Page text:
The Fall

January 2, 2010
By Anonymous

you drink from your green bottles, while sitting on the fence,
near the hill behind your house, with your untied shoelaces,
of giving a damn, you've dropped every pretense,
and could care less about the snide looks on their faces.

it's an october afternoon,
a far cry from those days in the middle of june,
where there wasn't heat, but there wasn't cold
and you were still stupid and fourteen years old
chasing something that couldn't be
summertime asking "remember me?"

she, with blond hair and blue eyes,
eyes swathed with gold, lined into surprise,
in rows of caking black,
that run in rivulets as she cries,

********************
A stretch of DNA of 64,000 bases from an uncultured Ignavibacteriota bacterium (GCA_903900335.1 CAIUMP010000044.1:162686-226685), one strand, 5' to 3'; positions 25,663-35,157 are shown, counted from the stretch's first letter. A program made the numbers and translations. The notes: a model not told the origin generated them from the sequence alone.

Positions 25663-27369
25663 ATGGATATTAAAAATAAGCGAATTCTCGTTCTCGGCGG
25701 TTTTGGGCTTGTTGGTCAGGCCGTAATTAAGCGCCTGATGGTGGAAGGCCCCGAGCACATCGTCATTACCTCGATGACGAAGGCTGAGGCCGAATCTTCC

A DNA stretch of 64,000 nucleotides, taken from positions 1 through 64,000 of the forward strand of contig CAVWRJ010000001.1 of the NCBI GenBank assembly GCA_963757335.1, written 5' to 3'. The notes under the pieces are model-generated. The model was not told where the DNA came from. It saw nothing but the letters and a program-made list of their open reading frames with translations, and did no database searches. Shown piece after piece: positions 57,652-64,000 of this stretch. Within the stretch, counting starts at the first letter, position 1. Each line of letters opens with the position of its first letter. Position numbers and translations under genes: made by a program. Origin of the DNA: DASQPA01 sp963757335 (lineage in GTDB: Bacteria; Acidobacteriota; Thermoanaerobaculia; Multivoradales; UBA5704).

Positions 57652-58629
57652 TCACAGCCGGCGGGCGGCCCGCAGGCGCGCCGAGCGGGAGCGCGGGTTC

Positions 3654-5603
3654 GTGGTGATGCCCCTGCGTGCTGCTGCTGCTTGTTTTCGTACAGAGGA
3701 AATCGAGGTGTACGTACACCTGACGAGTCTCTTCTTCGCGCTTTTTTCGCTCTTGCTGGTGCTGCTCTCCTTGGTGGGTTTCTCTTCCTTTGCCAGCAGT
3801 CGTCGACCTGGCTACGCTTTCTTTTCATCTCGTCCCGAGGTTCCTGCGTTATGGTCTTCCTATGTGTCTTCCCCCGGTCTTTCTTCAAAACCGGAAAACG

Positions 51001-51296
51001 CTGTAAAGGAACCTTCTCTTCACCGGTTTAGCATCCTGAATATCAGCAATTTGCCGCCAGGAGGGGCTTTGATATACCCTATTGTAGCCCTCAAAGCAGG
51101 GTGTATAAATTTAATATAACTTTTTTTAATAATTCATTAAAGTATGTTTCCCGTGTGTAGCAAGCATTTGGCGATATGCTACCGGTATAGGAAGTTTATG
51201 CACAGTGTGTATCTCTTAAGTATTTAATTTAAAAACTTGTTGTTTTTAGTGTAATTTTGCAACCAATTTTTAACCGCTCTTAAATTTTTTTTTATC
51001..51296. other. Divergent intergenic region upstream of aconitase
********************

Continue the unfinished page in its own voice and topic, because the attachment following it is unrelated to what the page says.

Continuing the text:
laughs like the sun can't escape the day,
as if it doesn't matter either way.

they're staring into the sky, stargazing before dark,
as the noise of screaming children filters from the park,
on the air, smelling of all the seasons to come,
they sit there laughing, looking at the runs
in their stockings, at the holes in their sweaters,
at their teenage abandon, at their lives unfettered,
by dates, notes, black-white text and letters.

you ask yourself if it'll be different, you wonder,
and the calendar tells you these days have numbers,
and each one is a different squiggle on a lined page,
that's proving that you change, and you age.

on your fence, you lean, and you think about it all
while the first casualty of the season, the first leaf, falls.

The author's comments:
I was sitting outside, in my backyard, with my friend, Claire.

Similar Articles


This article has 0 comments.


MacMillan Books

Aspiring Writer? Take Our Online Course!